A High-Level Policy Dialogue on Enhancing Food Security and Sustainable Agriculture in Response to Climate Change was held last week in Can Tho (in the Mekong River Delta region of Vietnam) as part of the APEC 2017 Food Security Week.
The APEC economies form one of the leading food export regions in the world, and have fields with some of the highest agricultural production in the world. The region also hosts a rapidly growing population on an incredibly expansive geographic area.
This year’s focus – the links between agriculture and climate change – was pointed out by the Vietnamese Minister of Natural Resources and Environment, Tran Hong Ha, who said:
“climate change is one of the greatest challenges to mankind in the 21st century, which has had serious impacts on agricultural production and the livelihood of the global population, particularly in the Asia-Pacific region”.
The Minister continued:
“The situation will be exacerbated unless we have more effective and robust response measures backed up by a comprehensive cooperation with the international community in general and the APEC region in particular”.
The event focused on four key areas:
- Food security for sustainable agricultural development;
- Smart agriculture in climate change adaptation;
- Post-harvest management; and,
- Hi-tech application.
As an outcome of the week, the Cần Thơ Statement on Enhancing Food Security and Sustainable Agriculture in Response to Climate Change was adopted, which identifies:
“Food security is and will remain a critical issue for the international community in general and the APEC region in particular”.
The week showed the importance of enhancing cooperation in research and development, particularly through food and nutrition security, and reducing food losses. Across the APEC economies there are significant differences in production capabilities, human resources and levels of technological innovation. Improving cooperation would result in fostering the unique strengths and comparative advantages of each economy. Deputy PM Dung from Vietnam proposed facilitation of an equal consumption market through multilateral trade, given the importance of trade activities to promote sustainable agriculture for food and nutrition security.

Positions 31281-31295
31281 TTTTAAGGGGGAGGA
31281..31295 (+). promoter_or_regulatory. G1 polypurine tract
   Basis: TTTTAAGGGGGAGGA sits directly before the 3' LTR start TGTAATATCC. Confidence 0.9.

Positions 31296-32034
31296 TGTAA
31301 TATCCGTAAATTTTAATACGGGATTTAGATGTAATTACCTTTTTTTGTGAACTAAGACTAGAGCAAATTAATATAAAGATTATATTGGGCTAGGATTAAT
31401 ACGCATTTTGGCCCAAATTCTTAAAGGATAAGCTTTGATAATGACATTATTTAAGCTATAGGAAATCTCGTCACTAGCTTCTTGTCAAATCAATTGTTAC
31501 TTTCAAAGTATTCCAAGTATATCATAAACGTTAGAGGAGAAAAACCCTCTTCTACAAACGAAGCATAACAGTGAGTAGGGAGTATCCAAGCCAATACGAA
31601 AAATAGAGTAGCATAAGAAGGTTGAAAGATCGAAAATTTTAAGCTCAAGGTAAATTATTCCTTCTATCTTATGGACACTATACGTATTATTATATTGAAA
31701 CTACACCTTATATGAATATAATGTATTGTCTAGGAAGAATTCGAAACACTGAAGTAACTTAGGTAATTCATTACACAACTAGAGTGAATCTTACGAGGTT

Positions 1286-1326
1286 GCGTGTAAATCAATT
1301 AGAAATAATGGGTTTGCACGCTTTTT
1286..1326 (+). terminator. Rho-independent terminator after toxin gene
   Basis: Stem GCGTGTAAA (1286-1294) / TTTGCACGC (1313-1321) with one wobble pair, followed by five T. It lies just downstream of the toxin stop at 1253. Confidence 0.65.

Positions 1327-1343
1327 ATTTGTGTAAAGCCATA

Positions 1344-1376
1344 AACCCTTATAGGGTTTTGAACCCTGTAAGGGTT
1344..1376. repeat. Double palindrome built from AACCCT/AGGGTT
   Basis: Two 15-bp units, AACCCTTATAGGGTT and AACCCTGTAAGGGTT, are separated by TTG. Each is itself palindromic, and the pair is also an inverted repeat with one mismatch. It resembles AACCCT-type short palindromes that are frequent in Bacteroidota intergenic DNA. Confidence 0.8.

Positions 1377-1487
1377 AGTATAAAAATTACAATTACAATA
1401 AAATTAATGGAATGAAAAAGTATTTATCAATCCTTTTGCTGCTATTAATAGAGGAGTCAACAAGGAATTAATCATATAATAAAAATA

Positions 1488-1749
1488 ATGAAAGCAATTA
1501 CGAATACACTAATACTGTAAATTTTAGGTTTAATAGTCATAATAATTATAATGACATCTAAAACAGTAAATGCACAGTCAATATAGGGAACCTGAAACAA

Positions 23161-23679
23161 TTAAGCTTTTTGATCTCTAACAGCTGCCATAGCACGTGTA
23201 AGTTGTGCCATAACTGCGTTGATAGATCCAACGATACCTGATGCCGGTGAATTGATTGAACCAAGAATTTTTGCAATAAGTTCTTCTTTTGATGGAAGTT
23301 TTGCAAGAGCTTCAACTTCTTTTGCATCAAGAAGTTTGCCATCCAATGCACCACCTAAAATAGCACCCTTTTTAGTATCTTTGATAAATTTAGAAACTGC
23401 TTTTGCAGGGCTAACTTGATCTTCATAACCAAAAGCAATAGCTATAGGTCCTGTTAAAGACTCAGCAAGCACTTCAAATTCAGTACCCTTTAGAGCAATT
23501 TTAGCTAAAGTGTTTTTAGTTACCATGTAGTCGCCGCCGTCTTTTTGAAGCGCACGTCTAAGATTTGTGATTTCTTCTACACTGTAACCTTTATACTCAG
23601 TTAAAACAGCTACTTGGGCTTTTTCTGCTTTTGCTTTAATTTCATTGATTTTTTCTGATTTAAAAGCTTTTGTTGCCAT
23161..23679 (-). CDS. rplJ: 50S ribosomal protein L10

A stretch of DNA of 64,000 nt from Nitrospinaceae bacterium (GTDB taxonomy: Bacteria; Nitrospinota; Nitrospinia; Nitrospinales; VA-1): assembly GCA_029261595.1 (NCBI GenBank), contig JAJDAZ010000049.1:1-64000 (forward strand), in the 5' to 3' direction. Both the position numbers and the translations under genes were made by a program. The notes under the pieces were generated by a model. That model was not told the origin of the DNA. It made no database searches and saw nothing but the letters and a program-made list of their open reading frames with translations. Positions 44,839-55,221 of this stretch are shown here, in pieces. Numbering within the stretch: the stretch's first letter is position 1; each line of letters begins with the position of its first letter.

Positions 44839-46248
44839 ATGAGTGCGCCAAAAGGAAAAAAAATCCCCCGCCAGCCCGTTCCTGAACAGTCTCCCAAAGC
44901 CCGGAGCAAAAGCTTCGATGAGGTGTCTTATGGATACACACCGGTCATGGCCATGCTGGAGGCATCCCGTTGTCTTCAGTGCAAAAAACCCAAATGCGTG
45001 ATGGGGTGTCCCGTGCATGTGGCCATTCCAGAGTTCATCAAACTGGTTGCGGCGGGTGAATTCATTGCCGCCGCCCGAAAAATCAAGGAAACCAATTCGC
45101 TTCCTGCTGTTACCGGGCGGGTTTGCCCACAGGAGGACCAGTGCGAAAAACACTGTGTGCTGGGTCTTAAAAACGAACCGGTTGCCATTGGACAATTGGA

Deputy PM Dung said:
“How to ensure food security and sustainable agriculture in response to climate change is one of the most pressing issues facing not only Vietnam but Asia-Pacific and the world at large”.
The week also promoted ideas of sharing key information on natural resource management, particularly cross-border water resource management, and strategies to boost rural-urban development. This involves engaging both the public and private sector to invest in regional infrastructure, telecommunications, service delivery and transport. Public-private partnership models (PPP) are set to enhance investment in sustainable agricultural investment across the region.
The outcomes of the week involved the adoption of three key documents which are set to continue efforts to enhance food security in the region. These are:
- Food Security and Climate Change Multi-Year Action Plan 2018-20 (MYAP) – which aims at developing approaches which recognize the interrelations and sensitivities between food security and climate change.